Front Line First
Front Line First: The Defence Cost Study was a UK programme of defence cuts announced on 14 July 1994 by then Defence Secretary Malcolm Rifkind. Front Line First was announced four years after Options for Change, which was a military draw-down as a result of the end of the Cold War, often described as the "peace dividend". Critics such as the Labour defence spokesman Donald Anderson argued that the cuts were driven by the Treasury, however Rifkind argued that the front line of the armed forces was not affected and it was support staff and assets which were being cut; Rifkind stated that one of the major conclusion of the study was that the "Ministry of Defence and other headquarters at all levels are too large, too top heavy and too bureaucratic."
- Closure of Rosyth naval base, retained as a Royal Naval Support Establishment.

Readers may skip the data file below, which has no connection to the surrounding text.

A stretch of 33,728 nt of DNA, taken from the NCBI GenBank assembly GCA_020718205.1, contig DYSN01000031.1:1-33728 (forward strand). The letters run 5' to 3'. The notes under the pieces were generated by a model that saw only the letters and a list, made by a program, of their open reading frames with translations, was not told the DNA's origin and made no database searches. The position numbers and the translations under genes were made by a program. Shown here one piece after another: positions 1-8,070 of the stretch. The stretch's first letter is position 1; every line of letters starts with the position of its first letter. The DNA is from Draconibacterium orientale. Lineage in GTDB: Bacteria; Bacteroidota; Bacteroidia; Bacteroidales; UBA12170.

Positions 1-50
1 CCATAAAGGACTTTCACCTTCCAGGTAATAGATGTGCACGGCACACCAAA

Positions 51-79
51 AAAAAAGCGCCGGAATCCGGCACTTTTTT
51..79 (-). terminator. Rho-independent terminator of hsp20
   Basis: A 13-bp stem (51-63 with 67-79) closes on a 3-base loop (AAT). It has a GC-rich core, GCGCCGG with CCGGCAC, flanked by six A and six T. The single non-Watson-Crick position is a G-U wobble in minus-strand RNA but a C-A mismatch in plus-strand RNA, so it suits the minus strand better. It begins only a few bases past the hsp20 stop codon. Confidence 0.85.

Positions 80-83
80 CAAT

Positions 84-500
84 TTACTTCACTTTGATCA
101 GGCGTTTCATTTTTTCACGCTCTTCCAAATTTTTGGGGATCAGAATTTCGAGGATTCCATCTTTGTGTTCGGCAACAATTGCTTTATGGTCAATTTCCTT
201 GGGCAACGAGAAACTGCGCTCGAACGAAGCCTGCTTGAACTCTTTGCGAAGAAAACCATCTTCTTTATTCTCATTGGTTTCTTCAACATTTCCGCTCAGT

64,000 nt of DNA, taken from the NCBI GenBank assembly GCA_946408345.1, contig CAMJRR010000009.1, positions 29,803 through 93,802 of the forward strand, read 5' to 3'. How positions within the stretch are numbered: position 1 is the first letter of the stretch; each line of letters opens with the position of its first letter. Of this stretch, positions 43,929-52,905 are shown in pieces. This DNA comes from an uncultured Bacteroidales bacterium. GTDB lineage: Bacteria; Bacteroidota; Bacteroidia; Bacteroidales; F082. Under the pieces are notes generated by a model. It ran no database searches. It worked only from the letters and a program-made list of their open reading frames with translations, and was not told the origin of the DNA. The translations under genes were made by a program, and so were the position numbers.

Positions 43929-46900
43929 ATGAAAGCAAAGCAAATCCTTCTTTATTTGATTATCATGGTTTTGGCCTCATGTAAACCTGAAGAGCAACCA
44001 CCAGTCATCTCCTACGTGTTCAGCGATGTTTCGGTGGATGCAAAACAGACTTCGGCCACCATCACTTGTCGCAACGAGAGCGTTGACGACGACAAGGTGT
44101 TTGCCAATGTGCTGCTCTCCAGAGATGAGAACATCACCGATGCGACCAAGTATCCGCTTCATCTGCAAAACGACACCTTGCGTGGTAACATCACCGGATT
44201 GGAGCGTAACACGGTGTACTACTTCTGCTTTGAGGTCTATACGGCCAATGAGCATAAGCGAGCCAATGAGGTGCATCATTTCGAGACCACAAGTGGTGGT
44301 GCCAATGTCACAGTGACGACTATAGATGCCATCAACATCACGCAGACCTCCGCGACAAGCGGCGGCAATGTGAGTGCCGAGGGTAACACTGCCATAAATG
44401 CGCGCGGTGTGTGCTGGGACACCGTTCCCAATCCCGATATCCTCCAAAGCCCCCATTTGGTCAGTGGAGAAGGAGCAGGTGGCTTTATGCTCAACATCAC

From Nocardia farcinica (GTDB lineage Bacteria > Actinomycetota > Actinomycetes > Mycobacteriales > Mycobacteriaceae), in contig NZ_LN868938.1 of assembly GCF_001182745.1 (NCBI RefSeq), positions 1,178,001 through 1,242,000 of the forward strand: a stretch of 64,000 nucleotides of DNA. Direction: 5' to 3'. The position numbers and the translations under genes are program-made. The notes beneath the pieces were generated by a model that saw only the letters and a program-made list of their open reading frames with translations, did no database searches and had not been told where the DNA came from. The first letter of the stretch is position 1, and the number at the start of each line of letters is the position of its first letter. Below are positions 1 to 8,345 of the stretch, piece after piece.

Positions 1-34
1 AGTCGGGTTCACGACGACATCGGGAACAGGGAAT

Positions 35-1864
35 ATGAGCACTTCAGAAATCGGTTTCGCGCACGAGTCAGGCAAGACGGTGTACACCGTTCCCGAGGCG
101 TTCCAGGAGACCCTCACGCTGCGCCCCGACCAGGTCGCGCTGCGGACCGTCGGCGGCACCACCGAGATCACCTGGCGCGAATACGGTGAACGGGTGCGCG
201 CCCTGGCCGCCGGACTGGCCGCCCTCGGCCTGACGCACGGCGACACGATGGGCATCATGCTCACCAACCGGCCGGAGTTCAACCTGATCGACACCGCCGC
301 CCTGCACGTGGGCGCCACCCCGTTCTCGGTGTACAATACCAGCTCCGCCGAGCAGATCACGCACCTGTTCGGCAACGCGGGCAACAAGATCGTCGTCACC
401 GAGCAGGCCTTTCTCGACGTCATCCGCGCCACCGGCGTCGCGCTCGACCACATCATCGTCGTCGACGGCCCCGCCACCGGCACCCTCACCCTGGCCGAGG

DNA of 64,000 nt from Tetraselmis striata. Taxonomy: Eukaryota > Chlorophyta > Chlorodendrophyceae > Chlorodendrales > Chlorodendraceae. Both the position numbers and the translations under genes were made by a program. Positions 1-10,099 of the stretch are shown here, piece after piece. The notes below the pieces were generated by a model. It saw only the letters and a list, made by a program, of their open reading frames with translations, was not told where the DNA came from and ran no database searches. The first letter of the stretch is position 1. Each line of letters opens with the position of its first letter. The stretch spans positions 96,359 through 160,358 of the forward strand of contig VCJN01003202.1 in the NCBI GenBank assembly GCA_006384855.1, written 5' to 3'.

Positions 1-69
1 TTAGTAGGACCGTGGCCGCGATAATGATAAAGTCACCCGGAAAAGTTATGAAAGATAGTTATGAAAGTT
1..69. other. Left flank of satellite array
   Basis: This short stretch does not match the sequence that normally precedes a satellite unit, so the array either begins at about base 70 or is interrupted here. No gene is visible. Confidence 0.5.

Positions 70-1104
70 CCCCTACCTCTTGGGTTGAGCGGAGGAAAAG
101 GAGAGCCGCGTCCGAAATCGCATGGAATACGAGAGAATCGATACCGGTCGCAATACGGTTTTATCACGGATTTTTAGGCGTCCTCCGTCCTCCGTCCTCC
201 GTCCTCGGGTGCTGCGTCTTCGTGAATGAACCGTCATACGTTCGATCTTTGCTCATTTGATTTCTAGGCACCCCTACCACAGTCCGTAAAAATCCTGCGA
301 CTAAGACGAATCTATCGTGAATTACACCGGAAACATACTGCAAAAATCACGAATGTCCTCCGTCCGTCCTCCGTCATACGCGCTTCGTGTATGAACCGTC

- Reduction of MOD civil servants by 7% (7,100)
- Reduction of armed forces personnel by 5% (11,600)
- These staff reductions included "more than 20 senior military and civilian jobs - that is Major-General level and above."
- Closure of 17 depots.
- Closure of 2 of the 3 military hospitals. Military wings to be set up at NHS hospitals.
- Army, Navy and Air Force headquarters to be merged into a Joint HQ at Northwood.
- Base closures:
New equipment orders
- Confirmation of order for 259 Challenger II tanks.
- Confirmation of upgrade of 142 Tornado GR1s to GR4 standard.
- Confirmation of order for 7 Sandown class minehunters.
- Intent to spend £300 million on laser-guided bombs and laser designators.
- Intent to order 400,000 rounds of 51mm from British Aerospace's Royal Ordnance.
- A new class of nuclear submarine would be ordered, the Batch 2 Trafalgar class (what would become the Astute class submarines).
- A new class of amphibious assault ships would be ordered (what would become the Albion class landing platform dock).
- Procurement of Tomahawk cruise missile to be studied.
- Options for Change (1990)
- Strategic Defence Review (1998)
- Delivering Security in a Changing World (2003)
- Strategic Defence and Security Review 2010